We come right up to date with the new release from Gary Allan. Set You Free is his 9th studio album following his debut Used Heart For Sale. It shows his path from the traditional styled country singer of 1996 to the hard edge rocker of 2013. This may be the direction he wants to take with his music or it may be accounting for the direction that country music has moved in the last few years towards a mix of either pop or more rock focused music. I have always liked Gary Allan and this is an album that may well find favour with his newer fans.
The last few albums Allan has released have been increasingly contemporary and have moved away from a traditional setting. The guitars are upfront and central to this album with Allen himself taking on the lead guitar role for several tracks. Set You Free would seem to be his ongoing perusal of his creative freedom. But then his music over recent times has tended to be a reflection of where his life is. His 2004 album Tough All Over was written following the suicide of his third wife, an event that he tried to work out in his music through recording and touring.
Allan co-produces here with both Greg Droman and Mark Wright on different tracks and Jay Joyce also produces four songs. The sound is full with a strident rhythm section, swirling keyboards and no less than eight electric guitar players credited throughout. So while this won't excite the Dale Watson fans out there, it will fit right in with those who picked up on Allan’s more recent albums and those who like Brad Paisley or Dierks Bentley live. The songs are heartfelt and recognise that life is hard for many. There is though, a sense of hope in songs like One More Time, Every Storm (Runs Out Of Rain) or You Without Me. On the other side Hungover Heart, Tough Goodbye and It Ain't the Whiskey (the most obviously 'country' sounding song here) talks of pain, loss and drowning ones sorrows.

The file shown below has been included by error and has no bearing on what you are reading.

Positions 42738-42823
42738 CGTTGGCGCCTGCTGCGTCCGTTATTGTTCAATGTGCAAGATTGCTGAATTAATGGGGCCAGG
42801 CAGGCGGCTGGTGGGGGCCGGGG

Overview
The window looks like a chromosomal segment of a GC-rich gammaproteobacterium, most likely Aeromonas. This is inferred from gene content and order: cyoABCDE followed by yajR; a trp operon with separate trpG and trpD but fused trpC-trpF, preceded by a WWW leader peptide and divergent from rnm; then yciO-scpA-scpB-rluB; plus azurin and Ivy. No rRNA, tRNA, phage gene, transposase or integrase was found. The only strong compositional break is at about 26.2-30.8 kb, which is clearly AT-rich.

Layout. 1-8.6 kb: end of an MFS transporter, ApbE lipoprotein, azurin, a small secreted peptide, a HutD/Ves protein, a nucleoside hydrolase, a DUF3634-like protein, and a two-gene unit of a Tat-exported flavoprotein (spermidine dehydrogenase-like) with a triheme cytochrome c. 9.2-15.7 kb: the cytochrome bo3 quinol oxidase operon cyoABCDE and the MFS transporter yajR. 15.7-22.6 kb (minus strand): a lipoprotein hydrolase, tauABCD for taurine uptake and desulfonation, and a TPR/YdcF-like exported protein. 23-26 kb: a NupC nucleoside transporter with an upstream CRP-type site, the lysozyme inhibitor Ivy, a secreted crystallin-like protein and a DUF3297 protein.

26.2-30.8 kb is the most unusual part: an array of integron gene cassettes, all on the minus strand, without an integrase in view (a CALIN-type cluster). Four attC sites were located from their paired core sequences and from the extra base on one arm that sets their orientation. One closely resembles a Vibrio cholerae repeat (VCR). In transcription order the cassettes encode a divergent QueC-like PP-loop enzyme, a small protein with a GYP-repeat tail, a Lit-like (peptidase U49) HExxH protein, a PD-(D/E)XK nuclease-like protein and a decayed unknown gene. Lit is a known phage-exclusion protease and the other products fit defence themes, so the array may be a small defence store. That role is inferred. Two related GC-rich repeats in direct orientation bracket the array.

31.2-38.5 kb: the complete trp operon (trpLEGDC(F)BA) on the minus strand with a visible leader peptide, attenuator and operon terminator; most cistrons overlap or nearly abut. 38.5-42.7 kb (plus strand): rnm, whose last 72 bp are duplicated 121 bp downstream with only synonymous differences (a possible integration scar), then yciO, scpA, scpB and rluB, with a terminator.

No Worries adds a reggae-ish lilt and a sensuous backing vocal to the song’s positive title. Drop takes a different mid-paced direction with swirling keyboards. By using different players and producers, Gary Allan seems to want to ring the changes. This album, in context, is one of the best he has done in recent times and he has made the choice to bring his music to a place he seems more than happy to occupy.